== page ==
“You don’t have to cut a tree down to get at the fruit.” – Cambodian Proverb
- There are numerous land border crossings. The primary crossings are at Poipet (Thailand), Voeung Kam (Laos), and Bavet (Vietnam). Check here for a full listing.
- There are three International Airports: Siem Reap International Airport; Phnom Penh International Airport; and Sihanoukville International Airport.
- There are multiple bus lines that run convenient, comfortable, and safe daily routes between major cities and surrounding countries for around $10 per person.
- Visas are required, and you must pay a processing fee. Typical Visas cost $30 and are good for 30 days. Check here for more information.
- Cambodia is a cheap country to travel and live in. Most meals will cost only a few dollars, and are of high quality.
- Cambodians utilize two currencies: Cambodian Riel (KHR) and USD. Most prices will be listed in USD, you will always be given back change in Riel.
- ATMs are not frequent outside of city centers, but are reliable. They dispense USD.
- Riel are not worth much, and you accumulate a lot of bills, consider using Riel to pay tips for services.
- Tips are deeply appreciated. $1 – $2 is all that is necessary in the majority of cases.
$1 USD = 4000 Cambodian Riel KHR
$2.50 for a meal from a local restaurant.
$15.50 for a 3-course meal for two at a mid-level restaurant.
$336 for a 1 bed apartment in the city-center.
- Cambodia has two seasons: Wet season running from May to September; and Dry season running from October to April.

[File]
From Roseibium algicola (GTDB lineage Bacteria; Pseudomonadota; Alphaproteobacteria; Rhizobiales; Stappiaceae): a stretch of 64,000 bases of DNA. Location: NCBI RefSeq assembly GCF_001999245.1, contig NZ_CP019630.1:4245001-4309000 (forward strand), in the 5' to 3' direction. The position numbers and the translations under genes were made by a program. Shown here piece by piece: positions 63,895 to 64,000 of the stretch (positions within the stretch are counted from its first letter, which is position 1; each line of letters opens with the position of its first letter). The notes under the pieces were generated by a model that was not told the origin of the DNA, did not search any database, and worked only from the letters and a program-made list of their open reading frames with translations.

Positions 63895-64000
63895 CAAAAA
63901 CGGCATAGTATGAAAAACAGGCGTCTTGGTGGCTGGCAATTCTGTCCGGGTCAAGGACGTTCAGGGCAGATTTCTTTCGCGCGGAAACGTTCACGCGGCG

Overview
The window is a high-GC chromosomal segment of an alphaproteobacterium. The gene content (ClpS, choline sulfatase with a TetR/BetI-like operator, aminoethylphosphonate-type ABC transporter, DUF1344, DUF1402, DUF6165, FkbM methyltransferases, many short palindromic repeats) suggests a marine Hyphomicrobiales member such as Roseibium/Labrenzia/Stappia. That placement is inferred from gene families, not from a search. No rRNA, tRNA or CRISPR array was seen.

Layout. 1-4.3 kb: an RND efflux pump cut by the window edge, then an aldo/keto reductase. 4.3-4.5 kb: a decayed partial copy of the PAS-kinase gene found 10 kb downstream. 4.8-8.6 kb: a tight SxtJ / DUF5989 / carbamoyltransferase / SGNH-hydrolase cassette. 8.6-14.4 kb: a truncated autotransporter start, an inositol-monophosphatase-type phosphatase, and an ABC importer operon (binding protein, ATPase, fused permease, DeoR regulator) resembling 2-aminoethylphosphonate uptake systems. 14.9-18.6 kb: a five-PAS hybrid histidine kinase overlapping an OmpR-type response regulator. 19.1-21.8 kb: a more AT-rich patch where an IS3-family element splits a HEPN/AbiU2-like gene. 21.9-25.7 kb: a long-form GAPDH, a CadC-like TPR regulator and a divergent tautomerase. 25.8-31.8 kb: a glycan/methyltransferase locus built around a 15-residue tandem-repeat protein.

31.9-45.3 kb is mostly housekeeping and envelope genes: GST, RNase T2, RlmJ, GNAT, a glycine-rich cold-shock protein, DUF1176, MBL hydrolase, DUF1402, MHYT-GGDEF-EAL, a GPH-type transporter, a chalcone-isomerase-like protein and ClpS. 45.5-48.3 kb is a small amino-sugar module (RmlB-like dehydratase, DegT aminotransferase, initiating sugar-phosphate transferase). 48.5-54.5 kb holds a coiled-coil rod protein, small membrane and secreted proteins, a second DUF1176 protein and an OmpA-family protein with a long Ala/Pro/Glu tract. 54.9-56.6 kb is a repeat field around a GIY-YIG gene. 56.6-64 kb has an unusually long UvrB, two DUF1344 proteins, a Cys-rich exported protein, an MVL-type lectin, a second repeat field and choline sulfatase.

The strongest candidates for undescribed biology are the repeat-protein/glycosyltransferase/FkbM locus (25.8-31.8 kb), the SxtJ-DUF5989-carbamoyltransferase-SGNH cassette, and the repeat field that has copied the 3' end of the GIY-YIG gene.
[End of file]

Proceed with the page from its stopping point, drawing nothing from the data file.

- The country is situated at about the 5th parallel, and thus maintains warm temperatures year-round. Expect 24C – 35C with extremes into the low 40sC.
- The country is primarily an alluvial plane surrounded by mountains. The Mekong runs through the eastern portion of the territory until it enters Vietnam.
Cambodia is a relatively new country, but the native Khmer people have a long history. Great monuments such as the Angkor complex were built from the 9th to 15th century by the Khmer. The region has been subject to colonizations throughout it’s history, most recently by the French.
After the IndoChine and Vietnam Wars, Cambodia earned it’s independence. It underwent significant turmoil, and the deadly Khmer Rouge from 1975 to 1979. Since then, the country has been under a slow but steady recovery, with a heavy focus on tourism.
Need to Know
- Angkor Wat is located just outside of Siem Reap and is the top tourist destination in the country. It warrants multiple days to thoroughly explore.
- The local police can be corrupt. Most problems may be solved by way of a cheap bribe – though we don’t encourage this.
- Pay attention to local customs. Don’t point with your finger or show the bottoms of your feet to others; don’t eat with your left hand; and never touch a monk’s robes.
- Cambodia is a Buddhist country – dress modestly and don’t show PDA.
- The local Khmer food is excellent.
- Cambodia is a relatively safe country, but common sense should still be used.
- Motorbikes and road related accidents are one of the most significant dangers to travelers. Be wary of driving, and ensure that tuk-tuk drivers are not inebriated.
- Land mines, left over from previous wars, remain scattered throughout the country. Pay close attention to marked signs, and exercise caution when exploring.
- Be wary of stray dogs – especially at night – rabies is endemic to the region.
We recommend reviewing safety guidelines by various state departments: – we make no guarantees to your safety!
US State Department – Moderate to High bias, with moderate levels of broad information. We advise checking against other sources to confirm veracity of statements.
British State Department – Low bias, and very thorough information. We recommend checking with the FCO for tourist warnings.
Australian State Department – Moderate bias, but with thorough information. We advise using as an additional resource for tourist warnings.
We spent 2 weeks in Siem Reap, Cambodia in April 2016.